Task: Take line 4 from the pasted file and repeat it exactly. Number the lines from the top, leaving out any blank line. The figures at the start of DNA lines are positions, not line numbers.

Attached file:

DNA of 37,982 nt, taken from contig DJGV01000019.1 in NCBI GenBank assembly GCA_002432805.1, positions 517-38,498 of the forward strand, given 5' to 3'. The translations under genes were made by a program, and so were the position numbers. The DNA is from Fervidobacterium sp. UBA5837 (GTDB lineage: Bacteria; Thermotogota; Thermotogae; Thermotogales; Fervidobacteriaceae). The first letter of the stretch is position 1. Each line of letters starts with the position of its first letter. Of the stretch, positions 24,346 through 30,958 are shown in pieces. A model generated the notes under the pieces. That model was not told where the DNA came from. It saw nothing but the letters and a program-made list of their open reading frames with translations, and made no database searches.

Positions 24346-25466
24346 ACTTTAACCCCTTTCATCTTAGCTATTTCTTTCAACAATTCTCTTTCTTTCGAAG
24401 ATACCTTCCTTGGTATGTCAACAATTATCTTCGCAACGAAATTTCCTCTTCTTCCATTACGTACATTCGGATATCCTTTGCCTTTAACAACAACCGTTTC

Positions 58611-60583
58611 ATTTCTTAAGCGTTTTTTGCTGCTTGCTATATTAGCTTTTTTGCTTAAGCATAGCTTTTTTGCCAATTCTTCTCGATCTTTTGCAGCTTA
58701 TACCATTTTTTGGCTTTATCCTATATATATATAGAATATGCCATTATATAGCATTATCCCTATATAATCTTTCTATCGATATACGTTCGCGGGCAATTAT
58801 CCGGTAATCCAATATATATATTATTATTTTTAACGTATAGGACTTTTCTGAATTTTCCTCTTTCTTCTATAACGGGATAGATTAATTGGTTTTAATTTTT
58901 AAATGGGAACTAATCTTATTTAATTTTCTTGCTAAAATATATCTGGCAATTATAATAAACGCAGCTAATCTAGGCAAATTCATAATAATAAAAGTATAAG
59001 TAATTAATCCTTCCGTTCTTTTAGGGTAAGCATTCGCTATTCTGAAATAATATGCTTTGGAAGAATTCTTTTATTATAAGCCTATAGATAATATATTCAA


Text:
24401 ATACCTTCCTTGGTATGTCAACAATTATCTTCGCAACGAAATTTCCTCTTCTTCCATTACGTACATTCGGATATCCTTTGCCTTTAACAACAACCGTTTC